Sound Advice ….and the defence of the European Jay!
I have read on different birding forums the contentious issue of counting a bird as a ‘tick’ if you have heard a bird call that you identify but haven’t actually seen the bird. Some people would argue that you cannot count that bird for your list because you didn’t actually see it. If I could use a fishing analogy, it would be like someone saying they caught a Trout. As they reeled it in, the obvious pattern and shape of the Trout could be seen, but the fish managed to escape the hook and swim away, before been landed and put into the keep net ! I don’t know but I guess that in a fishing competition it wouldn’t count as a catch.
However, in my book, this is about bird identification and not purely about ‘physically seeing the bird’. So if I can identify the bird by sound alone , and be sure of that, then I am counting the bird as a positive tick. I think for me if I have seen a bird previously and know it’s call , then I feel fine when I am out birding and don’t actually ‘see’ the bird but I am certain of the call, then I count that bird as a ‘tick’ so to speak. An example that anyone would know would be a Cuckoo. Everyone knows that call and would say ‘it’s a Cuckoo’, there wouldn’t be an argument about it , it’s unlike the rules in a fishing competition were you actually have to ‘physically land the fish’ . I am in good company in thinking I can identify a bird by sound alone, either by its call or it’s song. Lets firstly look at something comparative to competitive match fishing. The ABA Big Day Count. The American Birding Association Big Day Count who’s rules state ‘Birds must be conclusively identified by sight or sound. Use common sense: if in doubt about the bird’s identity, don’t count it.’ Interestingly though the RSPB (Royal Society for the Protection of Birds) in the UK have their annual ‘Big Garden Birdwatch’ every January but is for birds ’seen’ only. I guess they don’t trust the results of the masses taking part who are probably on the whole casual birdwatchers and probably only for that weekend !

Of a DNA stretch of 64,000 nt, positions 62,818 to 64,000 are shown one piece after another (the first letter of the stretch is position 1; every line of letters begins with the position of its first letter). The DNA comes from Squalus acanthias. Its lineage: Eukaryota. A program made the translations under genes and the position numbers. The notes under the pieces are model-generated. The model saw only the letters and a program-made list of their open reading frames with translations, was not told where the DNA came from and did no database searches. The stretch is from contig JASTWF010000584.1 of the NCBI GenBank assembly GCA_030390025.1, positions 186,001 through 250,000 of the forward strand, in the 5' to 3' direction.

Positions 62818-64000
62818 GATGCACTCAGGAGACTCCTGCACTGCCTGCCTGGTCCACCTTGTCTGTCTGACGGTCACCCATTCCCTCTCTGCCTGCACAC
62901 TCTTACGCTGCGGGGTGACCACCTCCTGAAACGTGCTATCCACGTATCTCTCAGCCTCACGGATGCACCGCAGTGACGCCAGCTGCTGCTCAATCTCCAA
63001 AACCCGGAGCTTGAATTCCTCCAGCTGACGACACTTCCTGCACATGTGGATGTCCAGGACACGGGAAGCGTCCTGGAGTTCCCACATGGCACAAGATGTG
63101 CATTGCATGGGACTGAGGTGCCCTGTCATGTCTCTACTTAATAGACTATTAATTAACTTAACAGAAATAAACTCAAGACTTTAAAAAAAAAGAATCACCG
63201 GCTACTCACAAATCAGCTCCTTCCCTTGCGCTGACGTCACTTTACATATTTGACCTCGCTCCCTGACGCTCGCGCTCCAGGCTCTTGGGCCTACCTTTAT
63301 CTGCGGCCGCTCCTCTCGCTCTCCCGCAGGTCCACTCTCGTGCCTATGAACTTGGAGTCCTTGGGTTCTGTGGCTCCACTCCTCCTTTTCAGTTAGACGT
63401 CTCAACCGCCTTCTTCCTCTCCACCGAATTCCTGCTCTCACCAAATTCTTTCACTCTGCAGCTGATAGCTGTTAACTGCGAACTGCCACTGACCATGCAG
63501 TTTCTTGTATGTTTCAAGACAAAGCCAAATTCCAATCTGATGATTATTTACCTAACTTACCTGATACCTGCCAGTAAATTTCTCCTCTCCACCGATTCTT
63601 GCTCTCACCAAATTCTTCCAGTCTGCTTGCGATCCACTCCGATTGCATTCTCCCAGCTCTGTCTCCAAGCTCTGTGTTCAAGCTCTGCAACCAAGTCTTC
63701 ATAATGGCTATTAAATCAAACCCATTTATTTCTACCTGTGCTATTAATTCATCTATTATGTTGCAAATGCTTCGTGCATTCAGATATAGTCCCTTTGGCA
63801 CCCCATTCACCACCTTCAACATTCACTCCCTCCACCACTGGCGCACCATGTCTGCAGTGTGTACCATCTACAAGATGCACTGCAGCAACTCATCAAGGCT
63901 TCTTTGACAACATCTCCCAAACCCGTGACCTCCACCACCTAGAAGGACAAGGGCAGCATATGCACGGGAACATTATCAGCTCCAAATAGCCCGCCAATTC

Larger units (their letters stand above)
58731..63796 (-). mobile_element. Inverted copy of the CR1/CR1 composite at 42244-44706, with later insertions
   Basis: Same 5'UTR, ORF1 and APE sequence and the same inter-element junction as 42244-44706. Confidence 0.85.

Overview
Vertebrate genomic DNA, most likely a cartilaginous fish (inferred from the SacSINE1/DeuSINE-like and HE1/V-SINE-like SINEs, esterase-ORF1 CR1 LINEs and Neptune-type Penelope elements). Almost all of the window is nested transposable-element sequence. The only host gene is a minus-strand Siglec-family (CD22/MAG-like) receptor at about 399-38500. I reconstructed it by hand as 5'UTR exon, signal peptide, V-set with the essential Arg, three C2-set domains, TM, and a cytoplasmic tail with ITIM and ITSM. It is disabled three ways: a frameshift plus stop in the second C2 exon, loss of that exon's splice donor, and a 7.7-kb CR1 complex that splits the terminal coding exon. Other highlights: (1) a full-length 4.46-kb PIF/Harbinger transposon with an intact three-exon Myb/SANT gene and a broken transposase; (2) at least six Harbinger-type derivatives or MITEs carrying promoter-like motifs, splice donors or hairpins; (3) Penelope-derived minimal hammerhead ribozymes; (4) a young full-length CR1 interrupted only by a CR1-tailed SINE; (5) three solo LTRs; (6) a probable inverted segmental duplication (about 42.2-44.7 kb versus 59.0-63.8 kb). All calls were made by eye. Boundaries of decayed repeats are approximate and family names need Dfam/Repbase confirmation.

So how would the scientific world go about identifying birds, after all isn’t science about being exact and without guess work !
Well what better place to look than the Cornell Lab of Ornithology , which has two words in it’s title that would conjure up scientific approach ‘Laboratory and Ornithology ‘ here’s their introductory paragraph ’The Cornell Lab of Ornithology is a world leader in the study, appreciation, and conservation of birds. Our hallmarks are scientific excellence and technological innovation to advance the understanding of nature and to engage people of all ages in learning about birds and protecting the planet.’
Well that’ll do then, so what do they say about the use of bird sound? The following is from their site ‘You can only see straight ahead, but you can hear in all directions at once. Learning bird songs is a great way to identify birds hidden by dense foliage, faraway birds, birds at night, and birds that look identical to each other. In fact, when biologists count birds in the field, the great majority of species are heard rather than seen.’ So if it is good enough for scientists it’s good enough for me , so have I convinced you?
The birds in Turkey that I can immediately identify on hearing their song or call and without seeing them are , Bee Eater, Hoopoe, Turtle Dove, Penduline Tit , White Throated Kingfisher and Rock Nuthatch amongst others. The Hoopoe and the White Throated Kingfisher are the birds that probably got me onto identifying birds by sound or at least making a concerted effort in learning more. I suppose some of you will know the Hoopoe sound and will be thinking , ‘you didn’t know that ? ‘ Well there is always a first time to hear a bird call or song, and to put that sound to a particular bird that you are looking at . If you haven’t seen or heard a bird at the same time before , your not going to know which bird it is by sound alone , unless you know their calls and songs.
My Hoopoe moment came one day when I was walking in some mountain woods near Korketelli. I kept hearing this monotonous call being repeated , but had not seen any bird that I would associate with that sound . The sound or call was unfamiliar to me. I kept hearing the call all morning but could not identify which bird was making that noise. Then a Hoopoe landed in a tree near me, I knew it was a Hoopoe they are pretty unmistakable.
To my great delight It started calling, thats it , thats the bird that has been plaguing me all morning, now I know it, it’s a Hoopoe, I’ll never be in doubt again. Indeed the sound has served me well , every time I hear the call I know there is a Hoopoe around and usually spot it. The same can be said of the White Throated Kingfisher, it’s a very distinctive call and has helped me locate the bird, it prompts me to to look up and see if I can spot it flying or get a location of where the bird is via the sound. The White Throated Kingfisher often calls during fight and in terms of reminding you to look up, it is not dissimilar to when I hear a Curlew call back home, as they too often call just as they are landing
Hoopoe Call :recorded by Stuart Fisher
White-throated Kingfisher call :recorded by Eric DeFonso